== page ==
By Scott Deeley, Contributor
Video games get a lot of kids into cars. For me, it was Need For Speed Underground 2 that sparked my passion for the import scene. For Wade Longstaff, it was Gran Turismo and soon after he started playing it, his love for imports – more specifically, Skyline GT-Rs – began to deepen.
I was never a Playstation kid, going from N64 to Game Cube to the original Xbox, so I completely missed out on the earlier Gran Turismo games. But don’t worry, I grew up, my brain developed more and I bought a Playstation 3. Needless to say, I have been a huge fan of the Gran Turismo series ever since.
As Wade got older, he moved his way through the JDM ranks. Having owned multiple JDM cars, including a couple Fairlady Z’s (one of which was caged, had a HKS twin turbo setup that made 500HP and huge Brembo brakes), a 180SX he picked up to drift, an Aristo with abnormally low km’s, a 1JZ-swapped 180SX and a Silvia, he decided it was time for things to get serious. So he started looking for the car he’d always wanted: a GT-R.
After looking, he decided an R34 just wasn’t justified for the price tag. But it wasn’t like Wade had to settle for any R33 – it’s a GT-R at the end of the day and it’s a car you rarely see, even more rarely in the super limited LeMans Champion Blue. For a car guy, nothing could be cooler than attaining an iconic car that’s been in your consciousness since you were 10 years old.
Once Wade was ready to pull the trigger and put bids in on the car, a big headache was in store. Winning the bid on the car was the easy part; after that, he had to find someone willing to ship the car due to the ride height and this took a painfully long time. Then, once it arrived in beautiful BC from across the Pacific, the car blew the belts and created yet another hurdle for Wade to jump over. He had to hire a mechanic to drive to the car, put new belts on and remove the front lip before it could be loaded onto the train to make the trip from Vancouver to Edmonton. And after arriving in Edmonton, the guys in the rail yard fouled a 200 dollar set of spark plugs trying to get the GTR started in minus 35 degree weather. At long last, Wade drove up, pulled the car onto his trailer with a ratchet strap and trucked it back to Saskatchewan.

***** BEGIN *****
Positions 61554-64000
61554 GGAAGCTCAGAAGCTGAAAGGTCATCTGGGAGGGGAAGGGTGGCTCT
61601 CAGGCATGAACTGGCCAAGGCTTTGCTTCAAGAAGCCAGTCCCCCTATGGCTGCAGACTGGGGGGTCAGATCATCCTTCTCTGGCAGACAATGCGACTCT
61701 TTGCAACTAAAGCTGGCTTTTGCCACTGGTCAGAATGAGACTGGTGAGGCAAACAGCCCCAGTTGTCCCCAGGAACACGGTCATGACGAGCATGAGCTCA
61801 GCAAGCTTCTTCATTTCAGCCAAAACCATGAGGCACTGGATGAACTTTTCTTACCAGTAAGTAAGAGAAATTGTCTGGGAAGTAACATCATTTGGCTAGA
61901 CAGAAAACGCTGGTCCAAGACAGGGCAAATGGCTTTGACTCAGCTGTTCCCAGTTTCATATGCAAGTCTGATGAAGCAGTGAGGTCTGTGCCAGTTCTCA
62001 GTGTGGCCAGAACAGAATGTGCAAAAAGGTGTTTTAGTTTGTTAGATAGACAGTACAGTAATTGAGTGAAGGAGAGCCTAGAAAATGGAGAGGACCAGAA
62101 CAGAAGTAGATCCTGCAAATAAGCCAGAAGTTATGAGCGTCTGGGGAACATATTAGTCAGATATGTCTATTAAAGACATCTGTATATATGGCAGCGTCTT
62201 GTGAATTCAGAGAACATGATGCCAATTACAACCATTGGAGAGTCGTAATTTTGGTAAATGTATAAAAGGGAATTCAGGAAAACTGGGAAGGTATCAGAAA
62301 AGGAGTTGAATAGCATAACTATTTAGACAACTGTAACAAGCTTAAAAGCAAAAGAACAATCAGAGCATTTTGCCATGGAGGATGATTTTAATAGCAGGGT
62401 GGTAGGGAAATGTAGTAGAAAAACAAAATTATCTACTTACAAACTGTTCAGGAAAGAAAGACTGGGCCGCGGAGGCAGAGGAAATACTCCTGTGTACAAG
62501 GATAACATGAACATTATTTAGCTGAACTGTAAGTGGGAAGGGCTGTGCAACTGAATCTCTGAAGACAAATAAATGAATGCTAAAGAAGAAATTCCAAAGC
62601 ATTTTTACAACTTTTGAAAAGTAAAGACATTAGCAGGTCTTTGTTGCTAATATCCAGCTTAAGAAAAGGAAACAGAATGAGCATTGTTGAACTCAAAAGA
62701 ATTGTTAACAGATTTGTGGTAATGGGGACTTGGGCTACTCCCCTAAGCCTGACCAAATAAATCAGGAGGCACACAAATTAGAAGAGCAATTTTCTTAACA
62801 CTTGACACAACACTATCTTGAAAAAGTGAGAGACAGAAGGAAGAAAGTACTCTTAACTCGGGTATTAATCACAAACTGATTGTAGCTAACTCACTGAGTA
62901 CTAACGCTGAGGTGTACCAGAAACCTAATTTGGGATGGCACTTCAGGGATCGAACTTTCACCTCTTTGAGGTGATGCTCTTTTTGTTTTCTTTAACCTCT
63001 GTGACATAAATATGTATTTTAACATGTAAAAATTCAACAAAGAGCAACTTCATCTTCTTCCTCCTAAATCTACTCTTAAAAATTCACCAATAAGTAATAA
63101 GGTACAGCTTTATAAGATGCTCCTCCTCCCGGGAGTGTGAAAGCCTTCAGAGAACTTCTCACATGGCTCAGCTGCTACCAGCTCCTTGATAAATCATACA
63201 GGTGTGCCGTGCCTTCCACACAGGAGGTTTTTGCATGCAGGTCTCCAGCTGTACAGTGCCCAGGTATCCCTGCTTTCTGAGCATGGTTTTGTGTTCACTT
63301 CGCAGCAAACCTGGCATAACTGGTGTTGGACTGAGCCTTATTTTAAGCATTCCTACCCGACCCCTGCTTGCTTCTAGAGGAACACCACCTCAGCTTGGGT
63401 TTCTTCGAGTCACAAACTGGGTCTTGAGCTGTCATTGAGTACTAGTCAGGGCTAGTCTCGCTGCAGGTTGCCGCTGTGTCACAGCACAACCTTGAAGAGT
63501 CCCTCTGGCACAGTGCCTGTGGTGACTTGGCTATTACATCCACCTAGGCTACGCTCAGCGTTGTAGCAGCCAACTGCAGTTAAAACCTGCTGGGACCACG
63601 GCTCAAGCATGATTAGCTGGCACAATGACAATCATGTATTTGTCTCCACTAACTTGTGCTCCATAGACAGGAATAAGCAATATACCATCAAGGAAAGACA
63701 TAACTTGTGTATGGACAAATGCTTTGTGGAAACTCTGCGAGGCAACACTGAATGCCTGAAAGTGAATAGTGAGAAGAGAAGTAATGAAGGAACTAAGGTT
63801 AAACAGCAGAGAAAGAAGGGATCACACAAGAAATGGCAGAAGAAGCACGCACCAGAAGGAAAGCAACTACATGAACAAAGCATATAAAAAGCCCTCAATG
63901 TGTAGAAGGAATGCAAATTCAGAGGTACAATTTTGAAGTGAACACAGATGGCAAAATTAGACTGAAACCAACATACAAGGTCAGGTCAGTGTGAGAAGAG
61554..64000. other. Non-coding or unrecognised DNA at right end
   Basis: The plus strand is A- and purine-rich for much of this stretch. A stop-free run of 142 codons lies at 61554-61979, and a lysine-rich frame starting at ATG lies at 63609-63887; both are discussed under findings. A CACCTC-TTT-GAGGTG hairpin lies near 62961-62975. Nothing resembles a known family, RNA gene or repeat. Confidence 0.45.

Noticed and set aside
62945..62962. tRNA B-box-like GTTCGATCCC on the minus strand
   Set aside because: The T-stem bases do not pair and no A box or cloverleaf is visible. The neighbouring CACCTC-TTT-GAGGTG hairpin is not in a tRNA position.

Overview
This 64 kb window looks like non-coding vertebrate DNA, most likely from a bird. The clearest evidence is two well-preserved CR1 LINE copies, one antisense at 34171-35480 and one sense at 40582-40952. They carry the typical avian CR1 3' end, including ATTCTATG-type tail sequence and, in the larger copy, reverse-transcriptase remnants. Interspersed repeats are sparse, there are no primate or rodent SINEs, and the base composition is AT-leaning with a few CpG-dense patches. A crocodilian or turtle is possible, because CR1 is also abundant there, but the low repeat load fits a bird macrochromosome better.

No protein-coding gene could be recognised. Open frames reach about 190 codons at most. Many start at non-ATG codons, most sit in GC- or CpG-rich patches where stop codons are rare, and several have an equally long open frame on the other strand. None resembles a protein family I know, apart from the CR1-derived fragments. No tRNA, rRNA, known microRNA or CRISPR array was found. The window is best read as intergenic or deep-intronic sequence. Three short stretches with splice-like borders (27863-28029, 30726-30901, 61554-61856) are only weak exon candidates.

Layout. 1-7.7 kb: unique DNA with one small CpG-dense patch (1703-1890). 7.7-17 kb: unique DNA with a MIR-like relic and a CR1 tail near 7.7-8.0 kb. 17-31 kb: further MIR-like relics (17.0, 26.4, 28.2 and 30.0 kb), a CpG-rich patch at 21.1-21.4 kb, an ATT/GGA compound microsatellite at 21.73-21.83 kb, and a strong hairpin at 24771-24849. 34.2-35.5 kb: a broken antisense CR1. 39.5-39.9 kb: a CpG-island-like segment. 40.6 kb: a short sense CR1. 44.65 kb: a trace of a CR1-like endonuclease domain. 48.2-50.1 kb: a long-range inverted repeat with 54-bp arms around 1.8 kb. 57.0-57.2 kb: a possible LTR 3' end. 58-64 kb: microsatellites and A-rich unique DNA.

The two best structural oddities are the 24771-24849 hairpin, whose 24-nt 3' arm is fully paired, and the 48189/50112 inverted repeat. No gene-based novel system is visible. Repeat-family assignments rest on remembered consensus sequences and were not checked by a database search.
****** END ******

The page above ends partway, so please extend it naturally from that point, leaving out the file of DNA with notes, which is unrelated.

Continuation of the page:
As much as I want to say it was smooth sailing from then on, it isn’t true. The blown belts were replaced, only to find out the car had a huge misfire issue. After roughly two days of diagnosing the issue, Jesse at EXCEED Automotive Specialties in Saskatoon fixed the backwards wiring of the coil packs and got it running in tip-top shape. Wade suspects someone in Japan gave up on the car and decided to sell it only to pass all the headache of wiring issues onto him. But after all that, it hasn’t skipped a beat since!
Wade tells me he bought the car to sort of resto-mod it and not do a lot of crazy performance enhancing mods to keep the reliability. For now, he wants to keep it as a collectible, but we all know how that goes… He loves the way it drives as it sits right now and takes every chance he can to get behind the wheel. “It’s the difference between walking across the street for milk or driving across the city for it, just so I have an excuse to drive it,” says Wade. If you live in Saskatoon and don’t live under a rock, you’ve probably seen the GT-R on the streets sometime or another.
Wade’s Nissan Skyline R33 GT-R spec list is as follows:
Bee*R turbo elbows
Titanium cat-back exhaust
Upgraded front mount intercooler
Works Engineering fuel pressure regulator
Innovate wideband and LC2 system
Zeal coilovers w/ Swift springs
Cusco sway bars and end links
Nismo strut tower bars
BBS LM wheels measuring 18×10.5 +5 offset
Toyo Proxes R1R
Nismo N1 front bumper
Custom one-off dry carbon hood w/ Aero Catch latches
Series 3 Zenon projectors
Jun carbon front lip
Autoselect carbon spoiler blade
Lemans Limited Champion blue
Rays Engineering titanium shift knob
Nardi twin steering wheel